The Random Multitap Delay is a delay effect that randomly, continuously changes the delay time between the input and output. The delay times are based on musical note durations – ¼ note, ? note, ? note triplets, etc. My goal was to use random processes in a way that preserves rhythmic integrity — the output stays in time with the input and any other rhythmic elements in the music.
Internally there is a multitap delay, whose delay time is a multiple of the current rhythmic division. If you select ? for the tap length then the first will delay ? note, the second 2/8 , the third ? etc.
The effect switches randomly between the delays over time, effectively re-arranging the input signal in time, shuffling it up. This is particularly effective on drums, because it will generate an endlessly varying rhythmic pattern that will still add up to the ear.
There are two identical delays for the left and right sides of the stereo signal. Since the current delay tap is chosen randomly, the right and left signals will be different even if all the controls are set the same.
It’s actually harder to describe what the effect does clearly than to understand what it does by tweaking the controls, and hearing the results.
There is a hierarchy of chaos in the controls of the Random Multitap Delay. I’ll list them from least chaotic to most chaotic:
Sync and Stepped On
With both sync and stepped set, every rhythmic division, one delay is selected. For example, if 1/8th is selected for tap length and 1/8th is selected for S&H, every eighth note a different delay tap is chosen.
Sync On, Stepped Off
Every rhythmic division a fractional value is chosen, that will select a blend of 2 delay times. For example, if the tap length is 1/8th and selection value is 3.5, you will hear a 50/50 mix of the 4/8ths and 5/8ths delays.
Sync Off, Stepped On
The delay tap selection varies continuously, based on Rand Speed, but only one delay tap is selected at a time.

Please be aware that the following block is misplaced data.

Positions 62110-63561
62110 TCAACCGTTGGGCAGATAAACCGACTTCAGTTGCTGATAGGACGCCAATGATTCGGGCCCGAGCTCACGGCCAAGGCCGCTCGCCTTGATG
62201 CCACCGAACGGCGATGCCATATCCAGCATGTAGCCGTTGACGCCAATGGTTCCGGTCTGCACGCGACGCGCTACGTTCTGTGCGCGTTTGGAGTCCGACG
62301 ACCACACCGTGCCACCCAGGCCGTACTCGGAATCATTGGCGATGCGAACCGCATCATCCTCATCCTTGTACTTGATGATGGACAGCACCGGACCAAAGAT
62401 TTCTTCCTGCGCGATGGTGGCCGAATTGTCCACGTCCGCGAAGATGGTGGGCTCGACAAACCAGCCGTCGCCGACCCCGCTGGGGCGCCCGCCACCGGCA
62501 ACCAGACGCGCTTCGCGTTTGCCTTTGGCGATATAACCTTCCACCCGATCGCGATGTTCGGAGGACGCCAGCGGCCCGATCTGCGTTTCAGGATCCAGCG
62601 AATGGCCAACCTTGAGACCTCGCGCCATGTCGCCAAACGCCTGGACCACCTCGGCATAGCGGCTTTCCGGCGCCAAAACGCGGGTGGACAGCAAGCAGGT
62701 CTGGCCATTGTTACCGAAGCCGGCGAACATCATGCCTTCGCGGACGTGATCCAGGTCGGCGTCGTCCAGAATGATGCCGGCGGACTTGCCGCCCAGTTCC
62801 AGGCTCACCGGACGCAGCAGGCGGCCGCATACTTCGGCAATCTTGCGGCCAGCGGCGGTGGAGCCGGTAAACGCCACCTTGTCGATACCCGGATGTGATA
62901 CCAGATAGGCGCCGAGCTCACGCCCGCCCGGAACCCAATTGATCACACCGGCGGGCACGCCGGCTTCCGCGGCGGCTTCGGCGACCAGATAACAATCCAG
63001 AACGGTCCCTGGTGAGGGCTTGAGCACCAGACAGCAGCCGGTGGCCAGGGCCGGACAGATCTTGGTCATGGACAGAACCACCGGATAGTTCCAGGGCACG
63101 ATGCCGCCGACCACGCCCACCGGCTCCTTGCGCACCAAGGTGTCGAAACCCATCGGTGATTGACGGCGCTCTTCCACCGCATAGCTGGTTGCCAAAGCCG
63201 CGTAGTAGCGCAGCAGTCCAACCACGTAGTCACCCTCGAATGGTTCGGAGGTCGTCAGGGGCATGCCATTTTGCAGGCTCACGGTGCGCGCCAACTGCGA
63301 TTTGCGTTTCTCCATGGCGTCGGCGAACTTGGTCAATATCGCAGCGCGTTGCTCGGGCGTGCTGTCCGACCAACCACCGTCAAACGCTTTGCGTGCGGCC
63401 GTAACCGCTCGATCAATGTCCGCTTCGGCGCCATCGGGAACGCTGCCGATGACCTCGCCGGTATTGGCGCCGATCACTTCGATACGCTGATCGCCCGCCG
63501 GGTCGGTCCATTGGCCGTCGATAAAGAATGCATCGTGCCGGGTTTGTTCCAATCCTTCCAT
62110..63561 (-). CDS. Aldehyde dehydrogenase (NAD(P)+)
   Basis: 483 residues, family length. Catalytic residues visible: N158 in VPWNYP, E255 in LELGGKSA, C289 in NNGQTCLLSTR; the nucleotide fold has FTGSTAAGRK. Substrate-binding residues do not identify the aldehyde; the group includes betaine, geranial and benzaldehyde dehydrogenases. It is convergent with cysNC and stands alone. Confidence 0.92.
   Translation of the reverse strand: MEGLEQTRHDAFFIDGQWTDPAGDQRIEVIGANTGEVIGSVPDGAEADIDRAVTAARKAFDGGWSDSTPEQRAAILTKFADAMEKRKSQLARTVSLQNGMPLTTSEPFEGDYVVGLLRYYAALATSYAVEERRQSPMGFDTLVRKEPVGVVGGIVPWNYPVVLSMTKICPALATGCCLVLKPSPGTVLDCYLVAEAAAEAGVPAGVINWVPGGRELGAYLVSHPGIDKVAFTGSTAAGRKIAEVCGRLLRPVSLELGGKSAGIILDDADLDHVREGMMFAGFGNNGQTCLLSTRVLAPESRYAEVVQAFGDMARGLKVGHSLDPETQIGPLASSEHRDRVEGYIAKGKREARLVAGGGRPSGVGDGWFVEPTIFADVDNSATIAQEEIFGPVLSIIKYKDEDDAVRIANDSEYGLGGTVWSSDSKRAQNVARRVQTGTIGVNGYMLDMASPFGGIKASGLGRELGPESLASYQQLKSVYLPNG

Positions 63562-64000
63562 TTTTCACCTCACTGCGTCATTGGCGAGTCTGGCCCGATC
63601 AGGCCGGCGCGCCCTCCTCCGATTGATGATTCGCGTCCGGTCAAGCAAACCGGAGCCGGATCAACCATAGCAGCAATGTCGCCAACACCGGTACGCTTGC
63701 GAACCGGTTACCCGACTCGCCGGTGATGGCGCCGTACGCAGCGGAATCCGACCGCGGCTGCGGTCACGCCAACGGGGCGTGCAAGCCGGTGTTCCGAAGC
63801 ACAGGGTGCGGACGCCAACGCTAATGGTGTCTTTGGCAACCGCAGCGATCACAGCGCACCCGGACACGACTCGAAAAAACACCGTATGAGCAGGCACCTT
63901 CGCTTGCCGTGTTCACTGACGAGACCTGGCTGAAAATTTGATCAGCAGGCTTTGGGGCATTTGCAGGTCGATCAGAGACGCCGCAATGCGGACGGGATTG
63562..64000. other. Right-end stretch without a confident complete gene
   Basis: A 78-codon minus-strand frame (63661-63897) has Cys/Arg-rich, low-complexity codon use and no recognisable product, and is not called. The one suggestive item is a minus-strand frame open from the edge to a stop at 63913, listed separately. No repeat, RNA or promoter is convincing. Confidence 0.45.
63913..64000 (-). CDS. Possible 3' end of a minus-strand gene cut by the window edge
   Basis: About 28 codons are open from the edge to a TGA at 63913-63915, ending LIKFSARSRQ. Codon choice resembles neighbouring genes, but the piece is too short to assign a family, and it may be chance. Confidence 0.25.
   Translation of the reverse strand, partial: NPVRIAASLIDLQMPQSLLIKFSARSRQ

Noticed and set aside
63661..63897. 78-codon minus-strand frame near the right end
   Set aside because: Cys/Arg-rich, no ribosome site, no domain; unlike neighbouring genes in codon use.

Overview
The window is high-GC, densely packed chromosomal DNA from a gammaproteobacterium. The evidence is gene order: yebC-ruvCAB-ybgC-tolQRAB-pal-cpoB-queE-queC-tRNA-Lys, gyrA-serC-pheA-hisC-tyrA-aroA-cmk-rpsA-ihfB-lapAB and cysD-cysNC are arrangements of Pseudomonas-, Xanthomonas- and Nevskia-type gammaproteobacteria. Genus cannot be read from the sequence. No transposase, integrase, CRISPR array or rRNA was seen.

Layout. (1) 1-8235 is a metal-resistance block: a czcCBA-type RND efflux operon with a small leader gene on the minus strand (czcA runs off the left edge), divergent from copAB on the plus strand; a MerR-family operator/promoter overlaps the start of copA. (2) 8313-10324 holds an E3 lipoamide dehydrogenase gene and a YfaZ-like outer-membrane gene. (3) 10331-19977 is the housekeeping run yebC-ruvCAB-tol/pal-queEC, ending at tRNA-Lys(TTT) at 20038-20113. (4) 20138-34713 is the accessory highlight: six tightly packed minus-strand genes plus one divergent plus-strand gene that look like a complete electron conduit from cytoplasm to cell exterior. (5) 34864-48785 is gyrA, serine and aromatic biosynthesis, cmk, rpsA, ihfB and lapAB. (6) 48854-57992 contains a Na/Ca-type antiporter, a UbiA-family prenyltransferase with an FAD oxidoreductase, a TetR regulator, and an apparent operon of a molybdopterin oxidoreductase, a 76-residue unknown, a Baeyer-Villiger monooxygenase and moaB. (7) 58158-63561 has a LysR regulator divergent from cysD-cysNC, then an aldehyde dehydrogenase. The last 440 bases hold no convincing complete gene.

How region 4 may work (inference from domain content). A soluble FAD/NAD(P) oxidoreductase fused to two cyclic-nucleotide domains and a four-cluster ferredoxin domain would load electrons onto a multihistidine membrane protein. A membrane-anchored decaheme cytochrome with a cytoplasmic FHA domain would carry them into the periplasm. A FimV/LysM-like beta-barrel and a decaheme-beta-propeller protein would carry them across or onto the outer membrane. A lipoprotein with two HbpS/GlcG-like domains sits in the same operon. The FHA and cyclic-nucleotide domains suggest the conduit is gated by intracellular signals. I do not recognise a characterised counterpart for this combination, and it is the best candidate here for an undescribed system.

Sync Off, Stepped Off
The delay tap varies continuously at Rand Speed, and a mix of two delay taps will be heard all the time.
The meter and numeric display below the stepped button shows you how these controls interact. They will show you exactly which delay tap is playing at a given time. The delay taps are numbered 0 to 7, since I’m a computer programmer ;-)
This chooses a base delay time for the multitap delay. These are standard musical divisions of time — ¼ note, 1/8th note, dotted 1/8th etc.
Controls the rate of change of the delay taps. Every ¼ note (for example) a new delay tap is selected at random for the output.
When this is on, the delay time is selected based on the setting of S&H. When it is off, the delays are switched between continuously at the rate specified by Rand Speed.
Chooses the speed at which the delay selection changes. The numeric value below the knob gives the speed in cycles per second/Herz.
Determines whether the delay selection is stepped (i.e. selecting just one tap at a time 0, 1, 2, 3…) or continous. If Stepped is off, you will hear a mix of two adjacent delay taps most of the time ( 0.3, 1.7, 2.1 …)
Controls the level of feedback for both the left and right delays.
Controls the amount of the left delay that is fed into the right delay, and vice versa
L FB Mode/R FB Mode
Selects the filter that is included in the feedback path of the delays. High Pass, Band Pass, Low Pass etc. ‘Bypass’ is also an option, which removes the filter entirely from the feedback path.
The difference between the left and right feedback filter cutoffs. At 12 O’Clock, L & R filters have the same cutoff. As you rotate left, the left cutoff reduces, and the right cutoff increases. As you rotate right the left cutoff increases and the right cutoff decreases.
Feedback filter frequency
Feedback filter resonance.